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Taking a Break Without Guilt

August 2, 2015

 

We live in a culture that values productivity and hard work. How often does someone ask how you are and your response is  “Busy!”. Although numerous studies have repeatedly shown the myriad of benefits to taking time off, how many people really think a break will help them reach their goals? I didn’t…until this summer.

 

After a year of school, building a business, working part time in the hospital, and taking care of my family, I was exhausted! I loved creating a new path in lifestyle medicine since it was in complete alignment with my interests, values and beliefs. Yet, I realized that being an entrepreneur offers no boundaries between work and leisure and the "to do" list is never ending. I also realized that I was still telling people that I worked only two days a week (my “real” job). I was not acknowledging the enormous effort of reinventing myself since that was not yet generating income.   

 

When school ended, most of my classmates were posting what they were doing next but I didn’t know where I wanted to focus my energy. I was pushing so hard for so long that I felt totally depleted. I was afraid that if I didn't start the next project right away, I would lose momentum and fall behind. I also felt guilty taking it easy when I didn't have a viable business yet. But, I was empty and knew what I really needed was to TAKE A BREAK. My mantra is all about self care and I was going to walk the talk. I put the guilt and fear aside and vowed to refrain from scheduling any work appointments on Mondays and Tuesdays, hold off on any new classes or commitments, and keep weekends free for playing. No computer late at night, no incessant “to-do” lists and no multitasking while interacting with my kids. I put away all the books in the huge “to be read” pile and created a space where there was no pressure to accomplish my next task. Most importantly for me, I vowed to keep all social media to a minimum. I would coach my current clients and do business development related activities that I enjoyed in the allotted times, but not try to grow anything. I made space for my brain to unwind and new ideas to come in.

 

Well, this is by far the best summer I have had in years! To my biggest surprise though, my business is still moving ahead beautifully. I have scheduled more talks and workshops for the fall than I did this whole past year. New potential collaborations, new clients, new projects and new direction are all emerging without much effort or angst on my part. I organized my workspace and put all the pieces in place to move ahead after my kids go back to school. Oh, one other big surprise--so many of those "peri-menopausal" symptoms I was complaining about the past two years have subsided!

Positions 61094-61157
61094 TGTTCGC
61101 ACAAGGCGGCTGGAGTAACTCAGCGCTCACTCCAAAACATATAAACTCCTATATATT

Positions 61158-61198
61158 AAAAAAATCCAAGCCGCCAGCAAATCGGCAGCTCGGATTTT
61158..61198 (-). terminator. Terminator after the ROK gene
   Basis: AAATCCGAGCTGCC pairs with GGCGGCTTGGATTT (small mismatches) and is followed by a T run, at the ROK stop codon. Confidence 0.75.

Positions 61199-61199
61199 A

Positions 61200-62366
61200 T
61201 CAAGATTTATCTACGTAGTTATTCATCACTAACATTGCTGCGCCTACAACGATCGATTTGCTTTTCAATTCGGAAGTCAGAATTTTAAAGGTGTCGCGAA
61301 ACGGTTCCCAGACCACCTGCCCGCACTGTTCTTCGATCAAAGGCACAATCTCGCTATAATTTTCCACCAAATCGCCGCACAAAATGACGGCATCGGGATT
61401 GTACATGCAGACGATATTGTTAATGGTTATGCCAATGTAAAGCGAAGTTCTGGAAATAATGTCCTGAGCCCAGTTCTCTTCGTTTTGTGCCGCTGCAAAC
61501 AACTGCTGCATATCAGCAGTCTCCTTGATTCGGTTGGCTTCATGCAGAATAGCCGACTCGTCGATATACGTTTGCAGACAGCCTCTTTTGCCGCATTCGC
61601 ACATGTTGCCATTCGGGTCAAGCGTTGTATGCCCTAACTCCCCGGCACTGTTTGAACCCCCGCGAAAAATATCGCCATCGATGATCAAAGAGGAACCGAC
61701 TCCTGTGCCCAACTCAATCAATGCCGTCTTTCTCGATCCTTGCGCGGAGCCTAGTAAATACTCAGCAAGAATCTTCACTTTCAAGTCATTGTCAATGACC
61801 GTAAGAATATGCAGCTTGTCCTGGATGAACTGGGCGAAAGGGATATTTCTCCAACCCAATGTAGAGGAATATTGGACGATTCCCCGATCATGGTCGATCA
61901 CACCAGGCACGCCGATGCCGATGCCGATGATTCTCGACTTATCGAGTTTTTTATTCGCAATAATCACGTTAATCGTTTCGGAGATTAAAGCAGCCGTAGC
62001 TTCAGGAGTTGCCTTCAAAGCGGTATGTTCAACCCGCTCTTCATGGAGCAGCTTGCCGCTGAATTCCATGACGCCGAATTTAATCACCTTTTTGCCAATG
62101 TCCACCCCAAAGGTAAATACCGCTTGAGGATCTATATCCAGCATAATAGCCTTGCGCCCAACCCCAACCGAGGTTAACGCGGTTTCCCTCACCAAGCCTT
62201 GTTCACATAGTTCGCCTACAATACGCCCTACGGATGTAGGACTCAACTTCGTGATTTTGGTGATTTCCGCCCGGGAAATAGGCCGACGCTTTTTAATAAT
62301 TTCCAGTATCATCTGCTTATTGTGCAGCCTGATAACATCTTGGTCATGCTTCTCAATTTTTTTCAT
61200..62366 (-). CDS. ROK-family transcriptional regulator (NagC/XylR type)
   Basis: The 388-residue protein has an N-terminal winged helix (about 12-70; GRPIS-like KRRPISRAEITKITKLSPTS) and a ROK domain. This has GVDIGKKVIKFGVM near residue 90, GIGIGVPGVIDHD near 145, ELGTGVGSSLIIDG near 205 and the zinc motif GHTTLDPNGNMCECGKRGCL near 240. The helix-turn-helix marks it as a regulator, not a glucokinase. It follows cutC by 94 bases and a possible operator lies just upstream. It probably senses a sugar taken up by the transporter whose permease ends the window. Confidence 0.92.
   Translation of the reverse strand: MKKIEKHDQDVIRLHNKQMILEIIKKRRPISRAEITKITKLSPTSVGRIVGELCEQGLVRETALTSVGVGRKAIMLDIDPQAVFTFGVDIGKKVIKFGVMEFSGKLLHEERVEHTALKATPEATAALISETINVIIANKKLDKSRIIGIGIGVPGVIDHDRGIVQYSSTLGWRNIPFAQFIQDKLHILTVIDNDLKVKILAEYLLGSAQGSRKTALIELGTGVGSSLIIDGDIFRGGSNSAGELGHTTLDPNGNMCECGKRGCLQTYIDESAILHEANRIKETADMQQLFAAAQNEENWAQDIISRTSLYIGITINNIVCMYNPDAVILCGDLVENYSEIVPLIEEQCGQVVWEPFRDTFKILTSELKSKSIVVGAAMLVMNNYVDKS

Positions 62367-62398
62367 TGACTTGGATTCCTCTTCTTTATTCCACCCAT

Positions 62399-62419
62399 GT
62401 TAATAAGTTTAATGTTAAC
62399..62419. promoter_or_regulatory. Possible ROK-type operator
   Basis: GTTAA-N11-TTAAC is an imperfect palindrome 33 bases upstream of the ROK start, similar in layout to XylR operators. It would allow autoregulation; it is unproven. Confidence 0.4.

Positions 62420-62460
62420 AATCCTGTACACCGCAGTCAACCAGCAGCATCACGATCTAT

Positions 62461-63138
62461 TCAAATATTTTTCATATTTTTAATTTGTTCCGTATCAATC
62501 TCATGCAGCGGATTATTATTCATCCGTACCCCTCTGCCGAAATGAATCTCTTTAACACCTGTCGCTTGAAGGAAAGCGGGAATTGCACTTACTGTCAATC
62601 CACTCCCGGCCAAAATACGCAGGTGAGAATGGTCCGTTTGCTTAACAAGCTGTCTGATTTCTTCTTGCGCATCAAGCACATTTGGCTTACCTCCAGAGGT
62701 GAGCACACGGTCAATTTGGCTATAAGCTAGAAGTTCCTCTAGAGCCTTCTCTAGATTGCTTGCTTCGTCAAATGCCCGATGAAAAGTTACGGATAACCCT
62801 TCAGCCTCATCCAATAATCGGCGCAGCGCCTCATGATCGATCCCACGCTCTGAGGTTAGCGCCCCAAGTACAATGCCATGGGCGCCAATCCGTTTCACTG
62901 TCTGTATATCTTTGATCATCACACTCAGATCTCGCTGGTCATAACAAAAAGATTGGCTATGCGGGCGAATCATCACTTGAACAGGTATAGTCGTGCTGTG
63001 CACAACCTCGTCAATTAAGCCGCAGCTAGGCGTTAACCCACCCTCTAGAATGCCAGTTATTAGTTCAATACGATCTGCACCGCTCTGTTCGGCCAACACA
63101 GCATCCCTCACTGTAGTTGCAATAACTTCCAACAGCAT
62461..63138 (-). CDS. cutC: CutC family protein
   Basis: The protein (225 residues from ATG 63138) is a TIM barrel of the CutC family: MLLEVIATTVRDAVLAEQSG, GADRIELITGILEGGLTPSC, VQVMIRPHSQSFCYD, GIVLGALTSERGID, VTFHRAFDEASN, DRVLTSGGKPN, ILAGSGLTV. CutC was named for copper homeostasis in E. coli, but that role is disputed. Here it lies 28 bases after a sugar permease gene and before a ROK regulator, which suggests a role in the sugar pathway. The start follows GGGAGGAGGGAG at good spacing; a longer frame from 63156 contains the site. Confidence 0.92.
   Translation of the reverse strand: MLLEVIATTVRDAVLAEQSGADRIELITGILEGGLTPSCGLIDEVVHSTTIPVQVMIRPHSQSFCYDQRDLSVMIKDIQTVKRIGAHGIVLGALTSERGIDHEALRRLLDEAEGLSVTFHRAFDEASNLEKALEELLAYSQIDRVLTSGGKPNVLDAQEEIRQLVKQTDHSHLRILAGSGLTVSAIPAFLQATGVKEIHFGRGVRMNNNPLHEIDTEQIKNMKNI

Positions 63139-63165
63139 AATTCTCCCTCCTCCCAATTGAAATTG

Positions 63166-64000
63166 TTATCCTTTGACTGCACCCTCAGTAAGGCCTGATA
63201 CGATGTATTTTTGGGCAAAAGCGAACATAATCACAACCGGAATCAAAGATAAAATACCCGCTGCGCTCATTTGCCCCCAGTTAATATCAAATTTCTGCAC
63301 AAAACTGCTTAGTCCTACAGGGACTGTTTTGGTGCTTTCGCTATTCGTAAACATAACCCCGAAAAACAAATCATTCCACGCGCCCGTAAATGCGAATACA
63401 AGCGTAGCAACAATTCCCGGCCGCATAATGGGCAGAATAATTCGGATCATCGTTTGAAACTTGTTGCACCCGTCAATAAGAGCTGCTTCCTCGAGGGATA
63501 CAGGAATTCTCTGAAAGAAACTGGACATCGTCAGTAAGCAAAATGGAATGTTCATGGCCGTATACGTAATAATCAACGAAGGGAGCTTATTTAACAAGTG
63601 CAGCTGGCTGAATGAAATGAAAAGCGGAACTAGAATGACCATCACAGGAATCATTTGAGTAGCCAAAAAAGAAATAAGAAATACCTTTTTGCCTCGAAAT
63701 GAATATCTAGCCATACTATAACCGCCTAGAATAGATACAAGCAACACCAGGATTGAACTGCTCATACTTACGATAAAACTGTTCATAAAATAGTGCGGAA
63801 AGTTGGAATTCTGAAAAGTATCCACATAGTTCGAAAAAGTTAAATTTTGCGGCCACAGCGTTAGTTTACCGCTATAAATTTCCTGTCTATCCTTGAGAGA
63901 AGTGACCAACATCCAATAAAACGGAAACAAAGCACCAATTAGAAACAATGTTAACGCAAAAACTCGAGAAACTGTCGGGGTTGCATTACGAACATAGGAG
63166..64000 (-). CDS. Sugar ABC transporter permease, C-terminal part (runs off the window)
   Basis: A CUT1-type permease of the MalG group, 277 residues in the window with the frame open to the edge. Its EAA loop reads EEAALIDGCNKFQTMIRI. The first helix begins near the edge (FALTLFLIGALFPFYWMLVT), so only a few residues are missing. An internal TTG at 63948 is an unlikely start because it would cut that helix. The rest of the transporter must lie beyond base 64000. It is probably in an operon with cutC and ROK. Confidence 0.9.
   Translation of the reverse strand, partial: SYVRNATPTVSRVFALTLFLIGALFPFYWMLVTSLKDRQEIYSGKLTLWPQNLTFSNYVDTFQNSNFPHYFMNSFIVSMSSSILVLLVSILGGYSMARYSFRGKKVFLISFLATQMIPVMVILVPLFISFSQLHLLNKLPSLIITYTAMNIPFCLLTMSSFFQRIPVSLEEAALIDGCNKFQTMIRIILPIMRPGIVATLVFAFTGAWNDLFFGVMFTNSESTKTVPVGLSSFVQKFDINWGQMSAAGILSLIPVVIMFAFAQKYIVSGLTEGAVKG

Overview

Giving myself permission to relax was just the self-care that I needed and the results have exceeded my expectations. Positive psychology talks about the value of time off to increase mood, creativity, and productivity. Relaxing and doing activities we enjoy with people we love increases our positive emotions. This plays into the “Broaden and Build” theory, which states that positive emotions broaden people’s mindsets. An expanded mindset allows for building resources, creating change and developing resiliency. Counter intuitive to our cultural messages, time off and becoming “less busy” can lead to a more productive and satisfying life.

 

Are there any areas of your life where you need a break? If it is not feasible to take vacation or mental health days, are there ways to change where you spend your energy for a defined period without guilt? Just limiting your time on the computer or in front of TV to spend more time doing an activity you enjoy, or indulging in extra childcare, cooking or cleaning support for "me time" or "we time" can increase your positive emotions. The impact may astound you.

Tags: Exercise, Occupational Health, Stress Management, Workplace

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